A Guide to Starting a Daily Writing Practice
A Guide to Starting a Daily Writing Practice
Apparently I’m now that guy who gets people to start daily writing practices, so here’s a daily writing about daily writing practices.
The short version
The daily writing practice I’d advocate for is to write at least one sentence, as close to every day as you can manage, in a location that gives you the opportunity to easily write something closer to a short essay should you choose to do so. Ideally this would be in public, under a pseudonym if you prefer, but if you can’t bring yourself to do that it’s also find to write as if it were intended for other people to read but to do it somewhere in private.
The rest of this post will be some guidance on how to make this work for you.
What is the purpose of the practice?
The purpose of the practice is to write every day and enjoy doing so. That’s it.
There are some additional benefits of the practice, but the practice is in and of itself supposed to be an enjoyable thing which puts something out into the world that would otherwise not be there.
Additional benefits include:
- It will improve your writing skills, and your communication skills in general, by giving you a place to practice writing.
- It will help resolve writing anxiety. You are probably much better at writing than you think you are, but writing feels hard not because writing is hard but because you have a lot of associated anxiety with it (school does that to you). By getting to regularly experience writing as relatively easy, you’ll start to drain some of that anxiety.
- You will likely find you have a lot of thoughts that were not getting expressed, and a daily writing practice gives you somewhere to express them.
- Daily writing is a good place to think. It doesn’t force you to think deeply, but it gives you a place where you can develop your skills for deep thought should you choose to do so. You will almost certainly become a better thinker through a daily writing practice.
- By writing daily you’ll start to notice themes across your writing, and you can begin to draw them out, connecting up your knowledge and thouhts better.
- If you share it, people will find your writing useful. They probably
won’t find all your writing useful - the point of a daily
practice is that you get to write stuff that’s not very good, and that’s
fine - but I’m sorry to inform you that if you write every day over a
sustained period of time (months, certainly, but probably even within
your first week) you’re doomed to write something that people actually
- This is good for them, obviously.
- It’s also good for you. People will say nice things about you. You will like that.
- It may also spark interesting conversations.
Success is writing one sentence, almost every day, and feeling neutral to positive about having done so.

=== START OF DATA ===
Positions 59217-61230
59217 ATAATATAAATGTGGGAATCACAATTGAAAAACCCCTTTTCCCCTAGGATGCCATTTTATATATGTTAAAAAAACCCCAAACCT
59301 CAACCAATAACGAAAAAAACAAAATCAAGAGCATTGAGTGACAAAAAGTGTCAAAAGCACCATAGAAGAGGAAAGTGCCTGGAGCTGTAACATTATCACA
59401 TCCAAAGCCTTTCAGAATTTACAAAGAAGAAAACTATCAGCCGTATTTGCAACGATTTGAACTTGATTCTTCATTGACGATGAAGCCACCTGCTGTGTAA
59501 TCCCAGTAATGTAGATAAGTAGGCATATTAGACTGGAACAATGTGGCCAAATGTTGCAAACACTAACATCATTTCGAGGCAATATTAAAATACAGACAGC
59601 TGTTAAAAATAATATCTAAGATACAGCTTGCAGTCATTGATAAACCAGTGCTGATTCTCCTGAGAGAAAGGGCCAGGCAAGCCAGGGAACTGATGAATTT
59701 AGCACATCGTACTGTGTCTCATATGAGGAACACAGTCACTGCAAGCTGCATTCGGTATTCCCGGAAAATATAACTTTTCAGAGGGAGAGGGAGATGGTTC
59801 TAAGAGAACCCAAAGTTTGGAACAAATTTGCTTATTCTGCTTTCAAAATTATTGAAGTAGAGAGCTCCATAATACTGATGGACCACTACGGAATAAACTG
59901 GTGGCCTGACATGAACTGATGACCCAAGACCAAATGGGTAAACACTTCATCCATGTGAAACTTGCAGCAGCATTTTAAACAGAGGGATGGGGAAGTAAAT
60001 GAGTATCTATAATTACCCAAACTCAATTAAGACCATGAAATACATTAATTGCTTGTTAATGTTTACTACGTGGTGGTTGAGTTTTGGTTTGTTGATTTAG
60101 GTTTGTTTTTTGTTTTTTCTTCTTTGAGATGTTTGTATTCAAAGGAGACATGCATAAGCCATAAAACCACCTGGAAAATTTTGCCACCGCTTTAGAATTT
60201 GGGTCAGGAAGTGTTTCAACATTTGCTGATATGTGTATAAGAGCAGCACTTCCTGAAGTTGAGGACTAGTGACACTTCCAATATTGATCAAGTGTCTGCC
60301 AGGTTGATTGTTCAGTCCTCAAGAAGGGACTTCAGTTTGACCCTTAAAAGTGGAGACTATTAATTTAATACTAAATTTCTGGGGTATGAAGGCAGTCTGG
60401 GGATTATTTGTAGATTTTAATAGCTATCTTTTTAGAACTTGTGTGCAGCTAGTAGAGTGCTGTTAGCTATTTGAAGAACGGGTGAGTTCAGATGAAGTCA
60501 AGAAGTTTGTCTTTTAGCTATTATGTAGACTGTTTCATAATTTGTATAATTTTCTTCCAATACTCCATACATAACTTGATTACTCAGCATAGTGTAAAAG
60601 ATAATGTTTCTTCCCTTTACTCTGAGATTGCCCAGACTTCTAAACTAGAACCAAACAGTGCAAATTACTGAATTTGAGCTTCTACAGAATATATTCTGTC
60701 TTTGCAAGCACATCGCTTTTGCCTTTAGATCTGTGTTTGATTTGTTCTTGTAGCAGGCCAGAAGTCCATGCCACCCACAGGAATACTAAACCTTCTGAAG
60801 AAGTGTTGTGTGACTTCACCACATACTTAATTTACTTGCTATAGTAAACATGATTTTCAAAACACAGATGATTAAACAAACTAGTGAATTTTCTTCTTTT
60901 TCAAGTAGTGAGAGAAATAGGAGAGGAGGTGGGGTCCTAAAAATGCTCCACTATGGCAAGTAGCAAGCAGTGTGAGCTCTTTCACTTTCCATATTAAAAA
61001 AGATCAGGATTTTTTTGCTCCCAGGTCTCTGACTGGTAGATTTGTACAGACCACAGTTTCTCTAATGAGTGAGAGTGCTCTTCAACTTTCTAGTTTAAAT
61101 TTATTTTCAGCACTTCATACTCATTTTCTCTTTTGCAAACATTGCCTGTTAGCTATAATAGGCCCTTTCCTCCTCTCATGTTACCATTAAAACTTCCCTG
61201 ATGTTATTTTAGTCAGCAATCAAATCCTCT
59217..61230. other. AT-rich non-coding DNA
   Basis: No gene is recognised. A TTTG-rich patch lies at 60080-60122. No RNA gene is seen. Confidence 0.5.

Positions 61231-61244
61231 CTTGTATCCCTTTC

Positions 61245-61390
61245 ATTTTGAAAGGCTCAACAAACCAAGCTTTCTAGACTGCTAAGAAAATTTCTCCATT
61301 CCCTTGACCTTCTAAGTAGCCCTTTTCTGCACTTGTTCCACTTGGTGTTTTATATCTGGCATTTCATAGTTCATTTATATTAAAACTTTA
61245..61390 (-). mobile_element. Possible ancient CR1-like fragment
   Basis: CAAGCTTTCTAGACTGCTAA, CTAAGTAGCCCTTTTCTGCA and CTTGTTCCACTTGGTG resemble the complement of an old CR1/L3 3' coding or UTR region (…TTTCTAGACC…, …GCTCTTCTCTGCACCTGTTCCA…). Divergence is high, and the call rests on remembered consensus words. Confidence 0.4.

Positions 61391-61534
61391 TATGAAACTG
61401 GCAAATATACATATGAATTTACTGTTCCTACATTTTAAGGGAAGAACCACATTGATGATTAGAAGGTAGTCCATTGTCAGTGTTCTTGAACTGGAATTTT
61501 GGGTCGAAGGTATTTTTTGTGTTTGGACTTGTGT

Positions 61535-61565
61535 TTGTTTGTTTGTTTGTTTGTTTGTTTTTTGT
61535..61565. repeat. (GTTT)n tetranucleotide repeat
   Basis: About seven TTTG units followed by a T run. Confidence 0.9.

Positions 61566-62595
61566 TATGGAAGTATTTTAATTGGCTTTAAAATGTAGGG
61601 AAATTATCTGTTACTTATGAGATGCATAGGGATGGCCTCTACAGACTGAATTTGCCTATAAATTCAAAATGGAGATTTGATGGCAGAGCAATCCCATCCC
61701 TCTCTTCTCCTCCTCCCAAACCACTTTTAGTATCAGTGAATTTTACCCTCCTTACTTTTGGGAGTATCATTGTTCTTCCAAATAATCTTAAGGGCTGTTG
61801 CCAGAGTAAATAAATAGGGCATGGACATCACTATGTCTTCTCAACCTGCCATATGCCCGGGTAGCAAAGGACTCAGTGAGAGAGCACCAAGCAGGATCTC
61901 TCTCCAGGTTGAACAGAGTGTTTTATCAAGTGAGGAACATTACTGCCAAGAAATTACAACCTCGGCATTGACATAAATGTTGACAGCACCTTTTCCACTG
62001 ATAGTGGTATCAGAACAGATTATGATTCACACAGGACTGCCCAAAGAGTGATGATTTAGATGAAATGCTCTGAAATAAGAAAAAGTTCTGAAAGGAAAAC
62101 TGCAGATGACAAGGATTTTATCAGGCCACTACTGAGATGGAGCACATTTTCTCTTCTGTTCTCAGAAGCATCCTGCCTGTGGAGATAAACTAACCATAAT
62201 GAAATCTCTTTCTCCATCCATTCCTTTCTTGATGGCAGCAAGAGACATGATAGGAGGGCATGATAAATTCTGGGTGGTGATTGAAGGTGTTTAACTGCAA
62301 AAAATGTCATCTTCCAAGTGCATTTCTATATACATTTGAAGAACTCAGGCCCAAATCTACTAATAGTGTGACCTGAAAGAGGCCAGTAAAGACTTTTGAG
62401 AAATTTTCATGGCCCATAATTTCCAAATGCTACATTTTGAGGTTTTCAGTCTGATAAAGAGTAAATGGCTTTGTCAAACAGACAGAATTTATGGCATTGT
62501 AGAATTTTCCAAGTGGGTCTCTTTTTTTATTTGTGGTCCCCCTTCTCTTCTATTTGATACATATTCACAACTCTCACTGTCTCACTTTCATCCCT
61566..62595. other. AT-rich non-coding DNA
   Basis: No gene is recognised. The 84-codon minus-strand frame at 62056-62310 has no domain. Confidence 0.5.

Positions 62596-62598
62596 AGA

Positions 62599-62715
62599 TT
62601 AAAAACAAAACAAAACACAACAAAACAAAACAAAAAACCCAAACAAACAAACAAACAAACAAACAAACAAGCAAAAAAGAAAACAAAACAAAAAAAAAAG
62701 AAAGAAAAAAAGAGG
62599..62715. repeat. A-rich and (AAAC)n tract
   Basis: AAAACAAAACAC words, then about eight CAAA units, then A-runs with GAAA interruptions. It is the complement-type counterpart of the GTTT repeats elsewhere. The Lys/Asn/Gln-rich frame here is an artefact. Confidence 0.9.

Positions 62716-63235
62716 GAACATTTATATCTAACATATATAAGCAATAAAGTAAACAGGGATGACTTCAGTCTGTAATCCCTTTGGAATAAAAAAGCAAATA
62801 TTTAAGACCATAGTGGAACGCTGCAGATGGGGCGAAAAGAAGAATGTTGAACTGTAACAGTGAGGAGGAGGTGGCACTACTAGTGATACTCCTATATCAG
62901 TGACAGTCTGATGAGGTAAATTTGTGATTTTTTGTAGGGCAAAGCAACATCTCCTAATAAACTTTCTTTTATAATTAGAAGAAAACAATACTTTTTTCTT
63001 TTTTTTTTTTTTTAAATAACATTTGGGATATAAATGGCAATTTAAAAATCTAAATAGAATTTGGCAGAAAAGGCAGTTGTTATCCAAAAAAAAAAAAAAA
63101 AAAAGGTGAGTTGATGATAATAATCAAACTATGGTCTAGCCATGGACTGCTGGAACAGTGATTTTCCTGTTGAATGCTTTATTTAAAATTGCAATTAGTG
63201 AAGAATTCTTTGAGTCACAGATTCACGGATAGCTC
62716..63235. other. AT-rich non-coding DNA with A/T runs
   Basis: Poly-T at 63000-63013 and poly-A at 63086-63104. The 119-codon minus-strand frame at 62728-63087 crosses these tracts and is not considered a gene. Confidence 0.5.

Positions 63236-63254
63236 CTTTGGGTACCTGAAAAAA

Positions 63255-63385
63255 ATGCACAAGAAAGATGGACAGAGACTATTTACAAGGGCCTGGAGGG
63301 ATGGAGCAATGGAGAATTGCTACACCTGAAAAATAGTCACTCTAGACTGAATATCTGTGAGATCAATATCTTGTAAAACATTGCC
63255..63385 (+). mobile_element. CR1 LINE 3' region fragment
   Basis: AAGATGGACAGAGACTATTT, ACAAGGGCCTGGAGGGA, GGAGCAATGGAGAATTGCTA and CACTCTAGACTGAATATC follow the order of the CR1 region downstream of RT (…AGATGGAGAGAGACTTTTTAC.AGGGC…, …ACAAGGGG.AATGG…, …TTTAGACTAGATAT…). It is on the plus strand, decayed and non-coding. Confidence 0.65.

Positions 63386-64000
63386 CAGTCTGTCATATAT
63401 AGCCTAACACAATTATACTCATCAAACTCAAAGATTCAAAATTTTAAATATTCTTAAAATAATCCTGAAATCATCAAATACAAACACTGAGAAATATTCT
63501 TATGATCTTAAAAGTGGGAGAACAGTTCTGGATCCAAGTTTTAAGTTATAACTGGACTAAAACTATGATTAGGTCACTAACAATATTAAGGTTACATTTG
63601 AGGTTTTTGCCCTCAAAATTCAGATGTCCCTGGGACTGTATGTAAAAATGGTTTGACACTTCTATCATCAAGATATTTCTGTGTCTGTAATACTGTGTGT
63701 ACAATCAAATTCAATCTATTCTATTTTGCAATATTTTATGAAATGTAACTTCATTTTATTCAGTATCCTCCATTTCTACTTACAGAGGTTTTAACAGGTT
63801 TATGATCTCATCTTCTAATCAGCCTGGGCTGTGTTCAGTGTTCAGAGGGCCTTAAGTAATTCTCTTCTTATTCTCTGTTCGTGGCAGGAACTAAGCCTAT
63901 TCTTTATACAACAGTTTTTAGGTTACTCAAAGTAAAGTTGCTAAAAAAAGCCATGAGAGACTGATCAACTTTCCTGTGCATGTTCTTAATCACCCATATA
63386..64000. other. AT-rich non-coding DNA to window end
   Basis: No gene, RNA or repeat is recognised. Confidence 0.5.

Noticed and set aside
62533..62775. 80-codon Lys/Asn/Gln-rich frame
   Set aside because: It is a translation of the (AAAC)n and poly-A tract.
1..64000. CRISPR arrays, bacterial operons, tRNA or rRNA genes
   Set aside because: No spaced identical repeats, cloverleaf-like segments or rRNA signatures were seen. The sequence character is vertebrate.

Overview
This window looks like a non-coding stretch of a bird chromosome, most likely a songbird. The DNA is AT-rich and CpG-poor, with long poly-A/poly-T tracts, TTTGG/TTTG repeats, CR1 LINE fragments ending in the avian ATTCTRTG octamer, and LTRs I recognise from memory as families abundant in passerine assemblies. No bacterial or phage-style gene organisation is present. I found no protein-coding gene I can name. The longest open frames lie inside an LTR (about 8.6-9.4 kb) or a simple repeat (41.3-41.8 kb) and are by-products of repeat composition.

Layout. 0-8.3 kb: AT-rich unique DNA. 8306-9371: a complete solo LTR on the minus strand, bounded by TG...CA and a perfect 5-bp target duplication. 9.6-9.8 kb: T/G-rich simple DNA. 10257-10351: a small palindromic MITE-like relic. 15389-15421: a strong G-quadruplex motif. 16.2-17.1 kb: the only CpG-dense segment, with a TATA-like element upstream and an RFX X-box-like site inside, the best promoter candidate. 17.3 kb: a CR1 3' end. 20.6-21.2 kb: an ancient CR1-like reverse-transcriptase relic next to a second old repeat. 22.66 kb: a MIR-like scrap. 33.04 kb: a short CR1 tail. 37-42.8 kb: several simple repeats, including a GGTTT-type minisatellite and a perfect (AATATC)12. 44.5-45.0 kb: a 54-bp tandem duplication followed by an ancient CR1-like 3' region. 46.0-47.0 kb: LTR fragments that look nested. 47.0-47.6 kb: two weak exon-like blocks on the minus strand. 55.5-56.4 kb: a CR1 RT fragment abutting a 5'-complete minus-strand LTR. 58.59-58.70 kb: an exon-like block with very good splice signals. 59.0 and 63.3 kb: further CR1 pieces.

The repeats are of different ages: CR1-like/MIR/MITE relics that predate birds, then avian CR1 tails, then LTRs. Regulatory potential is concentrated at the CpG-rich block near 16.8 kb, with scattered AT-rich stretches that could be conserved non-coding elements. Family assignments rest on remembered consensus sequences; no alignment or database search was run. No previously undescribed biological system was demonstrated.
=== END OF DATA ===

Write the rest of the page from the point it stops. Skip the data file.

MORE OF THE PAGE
Most days you will probably find yourself writing more than one sentence. If you only ever write one sentence you should probably try to write more some days, but I find writing more tends to come naturally for people and writing only a sentence every day is probably a sign that you’re not enjoying the practice rather than a problem in and of itself, so I wouldn’t worry about length too much. Success on any given day is just the one sentence.
It doesn’t even have to be a good sentence. Success in your daily writing practice does not require any quality. If you’re putting it in public somewhere you can explicitly signal that it is practice - a lot of us are using blogs like this one labelled “notebook” to indicate that the writing is just some thoughts that we’re writing down. You can write high quality stuff if you want to from time to time, but it’s not required for success.
You probably won’t write literally every day. Missing a day is fine. If you’re missing a lot of days (more than about one a week on any sort of recurring basis, say) then something is up and you should figure out what that is and what to do about it. Don’t beat yourself up about it - it means something about the practice isn’t working for you, and you should treat figuring that out as a practical problem to solve. Chances are you’re setting too high a bar for yourself.
You shouldn’t hate your practice. If you hate your practice, you’re probably either setting your standards too high, or you’re uncovering some uncomfortable feelings around writing that it might be worth examining (may I recommend some useful emotion management principles?). If it’s the latter, remind yourself that this practice is successful if and only if you hit this incredibly low bar, and that it’s a good practice to do, and that you can set aside your normal standards for writing while doing it.
I want to be very clear on this: It is OK to try a writing practice and give it up. Beginning a daily writing practice does not oblige you to continue a daily writing practice.